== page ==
Wednesday, January 1, 2014
Bruce Townsend Memorial Run--A Tradition Since 1988.
Today I had my solitary Bruce Townsend Memorial Run on a beach unusually crowded with Boomers and their descendants visiting grandparents and great grandparents who make up the population of Morro Bay. The beach was split halfway to the dunes by a series of lagoons, as it has been for several days, and near the water there were little rivulets to jump. The beach should have been ashamed of itself, with all guests there.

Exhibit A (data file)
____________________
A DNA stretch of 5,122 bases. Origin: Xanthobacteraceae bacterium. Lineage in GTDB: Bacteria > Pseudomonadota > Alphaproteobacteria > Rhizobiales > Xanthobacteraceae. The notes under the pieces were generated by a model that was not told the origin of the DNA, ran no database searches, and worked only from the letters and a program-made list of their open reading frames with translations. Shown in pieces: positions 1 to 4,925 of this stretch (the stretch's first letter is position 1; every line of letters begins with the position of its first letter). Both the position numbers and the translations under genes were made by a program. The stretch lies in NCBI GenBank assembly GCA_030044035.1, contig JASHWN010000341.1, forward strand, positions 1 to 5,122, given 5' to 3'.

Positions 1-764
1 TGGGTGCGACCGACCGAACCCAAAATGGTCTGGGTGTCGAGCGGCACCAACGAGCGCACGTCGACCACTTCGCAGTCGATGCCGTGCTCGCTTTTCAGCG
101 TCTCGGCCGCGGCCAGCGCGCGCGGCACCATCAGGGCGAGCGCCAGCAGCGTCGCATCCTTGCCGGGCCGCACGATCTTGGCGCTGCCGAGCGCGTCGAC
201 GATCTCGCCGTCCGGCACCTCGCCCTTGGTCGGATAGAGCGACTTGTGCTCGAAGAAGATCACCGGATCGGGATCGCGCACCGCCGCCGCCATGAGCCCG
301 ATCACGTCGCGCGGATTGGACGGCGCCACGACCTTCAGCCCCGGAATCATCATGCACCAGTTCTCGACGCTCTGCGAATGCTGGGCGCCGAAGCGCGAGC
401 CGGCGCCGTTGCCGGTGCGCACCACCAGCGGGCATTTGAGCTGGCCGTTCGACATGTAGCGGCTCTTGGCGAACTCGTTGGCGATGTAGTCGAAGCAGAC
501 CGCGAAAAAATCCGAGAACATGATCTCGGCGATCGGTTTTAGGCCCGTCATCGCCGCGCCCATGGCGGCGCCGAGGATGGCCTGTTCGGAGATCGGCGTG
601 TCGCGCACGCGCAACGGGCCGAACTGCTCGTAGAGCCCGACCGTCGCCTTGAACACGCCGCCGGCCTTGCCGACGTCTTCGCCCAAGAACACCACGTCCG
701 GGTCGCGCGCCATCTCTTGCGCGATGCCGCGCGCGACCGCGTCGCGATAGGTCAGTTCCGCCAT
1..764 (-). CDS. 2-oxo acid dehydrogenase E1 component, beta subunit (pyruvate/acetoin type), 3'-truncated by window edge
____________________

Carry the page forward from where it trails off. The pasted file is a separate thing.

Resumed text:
In 1987 on New Year's Day in Wilmington I started on a run about the time Bruce Townsend, a muscular young man (25? 30?) who rented an apartment near us, was leaving on his run, so we went on together. Diary: “Ran 5 miles—Bruce Townsend (out of shape) with me, very slow, to Old Salem Church.” I did not really know him but I had often seen him out with his bicycle, and in the summer he had helped me carry in a new toilet when I was renovating a little washroom myself. In the fall I had seen him at a meeting but diffidently had not spoken to him. Outside the Old Salem Church we talked a bit before heading back. He said he was not sure he could live without alcohol and I said I was grimly holding on after just surviving a sodden Modern Language Meeting. Grim is the word: Michael M. had stopped me on a street in Manhattan and asked me whom I had just murdered. I did not see Bruce right away after the run, but it was terribly cold and I was working night and day on the LOG. I was becoming less grim because I was learning to ask “What do you do when?” questions of the old-timers. I kept not seeing Bruce but not thinking to ask about him. Finally in June I asked where Bruce was, and was told. On Tuesday 3 February he dressed in a suit and trench coat and walked three blocks north to the Brandywine River into one of the excrement-dotted brick huts in the trees and shot himself to death. So every New Year's Day I do a Bruce Townsend Memorial Run to remind me what addiction is and how many people, even handsome athletic-looking young men, decide to die grimly for alcohol instead of learning to live joyously without it.